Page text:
The lights in the church were dim, I remember, but sunlight shined brilliantly through the stained glass windows on either side of the room. Each window depicted a different Bible story in symbols and color choices. They were the most beautiful things about the church. Small clear plastic cups that resembled test tubes filled with grape juice would be waiting in circular holders on the backs of the pews next to the hymnal pockets. The pastor would speak the same words ever communion service as bowls of bread were passed around the church and people took a piece out for themselves.

“And Christ said, ‘take, eat. This is my body, ’” the Pastor would say, and everyone in the church would eat their piece of bread. The same pattern was followed with the grape juice, and then everyone would gather in a circle around the pews and sing. It seemed like God was there at those moments when we all held hands and sung together.

I have learned that the little Protestant church that I grew up in was a little different from other churches. Some use wafers instead of bread, and drink wine instead of grape juice. Some churches see this as a symbolic ritual, and some others see it as literal. “According to the Greek Orthodox Church, ” says Patelos, “the bread and wine are transubstantiated into the body and blood of Christ.” This means that “The Holy Spirit” changes the food into the blood and body of Christ. “[This] happens at the part of the blessing where he (the priest) holds up the chalice of wine and says ‘this is the blood of Christ’, in Greek, and then holds up the bread and says ‘this is the body of Christ’ and crumbles it into the wine, ” says Patelos. This sounds like a magickal transformation to me. “Although most of the people at my church would sh*t a brick if someone suggested that, yeah, I would [call it magickal, ]” Patelos says.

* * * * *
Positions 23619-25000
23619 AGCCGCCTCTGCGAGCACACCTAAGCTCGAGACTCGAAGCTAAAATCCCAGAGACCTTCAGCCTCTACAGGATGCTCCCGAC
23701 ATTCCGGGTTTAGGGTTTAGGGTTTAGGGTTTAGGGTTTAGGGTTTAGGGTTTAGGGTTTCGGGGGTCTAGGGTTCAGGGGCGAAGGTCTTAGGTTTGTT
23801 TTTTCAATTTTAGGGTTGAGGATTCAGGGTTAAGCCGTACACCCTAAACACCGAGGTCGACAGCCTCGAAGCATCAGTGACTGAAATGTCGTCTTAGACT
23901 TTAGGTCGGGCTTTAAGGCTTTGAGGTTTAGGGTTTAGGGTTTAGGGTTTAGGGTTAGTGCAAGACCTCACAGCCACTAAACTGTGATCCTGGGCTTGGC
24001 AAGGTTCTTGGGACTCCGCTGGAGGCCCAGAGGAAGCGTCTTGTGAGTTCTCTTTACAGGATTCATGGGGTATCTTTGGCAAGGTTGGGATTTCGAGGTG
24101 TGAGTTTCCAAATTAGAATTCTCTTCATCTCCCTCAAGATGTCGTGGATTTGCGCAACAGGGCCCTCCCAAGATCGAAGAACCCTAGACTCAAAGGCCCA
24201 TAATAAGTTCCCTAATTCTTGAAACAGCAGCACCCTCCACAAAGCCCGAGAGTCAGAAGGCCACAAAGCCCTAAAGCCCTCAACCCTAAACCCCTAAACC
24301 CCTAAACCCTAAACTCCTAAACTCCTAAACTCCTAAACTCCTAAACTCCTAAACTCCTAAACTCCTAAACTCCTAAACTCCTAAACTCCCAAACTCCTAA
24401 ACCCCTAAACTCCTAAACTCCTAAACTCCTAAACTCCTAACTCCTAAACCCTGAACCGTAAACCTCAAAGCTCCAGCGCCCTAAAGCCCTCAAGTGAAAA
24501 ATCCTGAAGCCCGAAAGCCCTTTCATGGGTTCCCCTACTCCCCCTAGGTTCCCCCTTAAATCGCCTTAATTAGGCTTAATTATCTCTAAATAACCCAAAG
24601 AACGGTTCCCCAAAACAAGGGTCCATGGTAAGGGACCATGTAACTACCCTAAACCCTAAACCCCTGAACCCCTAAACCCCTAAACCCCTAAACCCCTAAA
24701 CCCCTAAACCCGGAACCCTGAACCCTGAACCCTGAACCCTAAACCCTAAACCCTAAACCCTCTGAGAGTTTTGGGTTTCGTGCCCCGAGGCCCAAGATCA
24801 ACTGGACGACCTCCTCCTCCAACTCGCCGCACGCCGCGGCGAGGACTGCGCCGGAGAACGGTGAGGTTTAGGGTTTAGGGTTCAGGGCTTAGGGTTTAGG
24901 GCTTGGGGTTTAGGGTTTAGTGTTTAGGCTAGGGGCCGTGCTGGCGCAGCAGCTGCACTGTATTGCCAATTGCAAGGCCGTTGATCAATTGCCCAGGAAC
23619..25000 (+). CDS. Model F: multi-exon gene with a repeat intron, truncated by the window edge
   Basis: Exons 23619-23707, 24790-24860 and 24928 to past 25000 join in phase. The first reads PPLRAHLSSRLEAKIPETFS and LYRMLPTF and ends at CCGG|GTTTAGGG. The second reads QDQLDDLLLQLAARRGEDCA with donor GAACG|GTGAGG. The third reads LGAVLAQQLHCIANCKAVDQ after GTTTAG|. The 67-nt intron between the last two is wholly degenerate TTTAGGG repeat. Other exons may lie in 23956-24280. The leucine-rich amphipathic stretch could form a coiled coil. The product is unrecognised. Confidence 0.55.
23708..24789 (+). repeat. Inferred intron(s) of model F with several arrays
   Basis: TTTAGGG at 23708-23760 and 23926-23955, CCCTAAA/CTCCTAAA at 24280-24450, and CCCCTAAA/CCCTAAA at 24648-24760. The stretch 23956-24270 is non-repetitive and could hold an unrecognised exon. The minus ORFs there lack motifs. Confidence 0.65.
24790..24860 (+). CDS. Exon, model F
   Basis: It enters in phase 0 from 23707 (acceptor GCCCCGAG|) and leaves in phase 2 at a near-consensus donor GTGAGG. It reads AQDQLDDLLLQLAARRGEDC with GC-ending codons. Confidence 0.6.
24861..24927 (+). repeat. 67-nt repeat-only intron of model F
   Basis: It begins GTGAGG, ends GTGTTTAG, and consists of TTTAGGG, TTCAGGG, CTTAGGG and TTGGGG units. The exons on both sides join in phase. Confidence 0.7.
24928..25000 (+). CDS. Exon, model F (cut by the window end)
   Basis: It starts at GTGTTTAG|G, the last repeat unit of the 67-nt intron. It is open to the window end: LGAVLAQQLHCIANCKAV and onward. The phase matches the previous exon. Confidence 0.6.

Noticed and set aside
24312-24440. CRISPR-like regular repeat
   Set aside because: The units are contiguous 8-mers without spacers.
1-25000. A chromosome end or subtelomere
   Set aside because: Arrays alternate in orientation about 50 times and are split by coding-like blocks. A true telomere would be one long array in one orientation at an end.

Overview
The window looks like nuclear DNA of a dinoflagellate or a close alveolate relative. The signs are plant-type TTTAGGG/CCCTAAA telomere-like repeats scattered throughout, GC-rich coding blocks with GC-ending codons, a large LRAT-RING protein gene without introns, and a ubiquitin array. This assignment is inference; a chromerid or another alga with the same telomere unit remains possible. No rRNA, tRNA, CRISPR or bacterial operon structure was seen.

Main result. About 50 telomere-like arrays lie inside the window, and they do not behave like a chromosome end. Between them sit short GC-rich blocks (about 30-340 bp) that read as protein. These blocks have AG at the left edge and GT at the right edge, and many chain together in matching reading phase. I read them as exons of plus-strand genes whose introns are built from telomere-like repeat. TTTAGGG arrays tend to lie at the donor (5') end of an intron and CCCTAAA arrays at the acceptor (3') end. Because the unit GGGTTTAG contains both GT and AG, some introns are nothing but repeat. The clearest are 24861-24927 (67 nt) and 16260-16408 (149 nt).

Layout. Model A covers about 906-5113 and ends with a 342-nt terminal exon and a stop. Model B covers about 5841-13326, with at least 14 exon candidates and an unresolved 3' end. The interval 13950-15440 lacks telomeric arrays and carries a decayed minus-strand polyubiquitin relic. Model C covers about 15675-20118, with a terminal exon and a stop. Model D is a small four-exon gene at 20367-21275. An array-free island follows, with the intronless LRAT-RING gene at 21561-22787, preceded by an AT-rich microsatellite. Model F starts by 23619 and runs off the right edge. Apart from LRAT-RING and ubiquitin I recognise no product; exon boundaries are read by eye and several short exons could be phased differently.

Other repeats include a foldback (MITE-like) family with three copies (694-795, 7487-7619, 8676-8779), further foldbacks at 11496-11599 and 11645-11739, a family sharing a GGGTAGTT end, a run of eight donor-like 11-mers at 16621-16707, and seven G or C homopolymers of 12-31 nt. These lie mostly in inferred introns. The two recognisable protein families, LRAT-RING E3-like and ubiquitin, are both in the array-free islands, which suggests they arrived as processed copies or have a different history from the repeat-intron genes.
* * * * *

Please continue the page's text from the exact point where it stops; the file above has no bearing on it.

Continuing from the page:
Colletti says that Communion is symbolic. “The other interesting things about this in the Methodist church, we don’t use wine. Methodists have been involved in the prohibition movement.” They do this out of respect for those who can’t drink. “We didn’t want them to not take Communion, ” she said.

”I do Communion very informally, ” Colletti continued. “If you’ve been to church there are words in the Hymnal that you’re supposed to read, but I speak more from the heart because I feel that is what the meal is supposed to be a time for people to come and share a simple meal together. My Communion is very earthy. When people in my church come up, they give hugs to me and the person that helps me serve, so it’s a very connective thing, and I like that. People come up out of the pews. I also often will tie it back to Jesus eating with his disciples and the meals that he shared and that’s when people let their hair down and get close to each other. Part of what Communion is about is to break down the barrier.”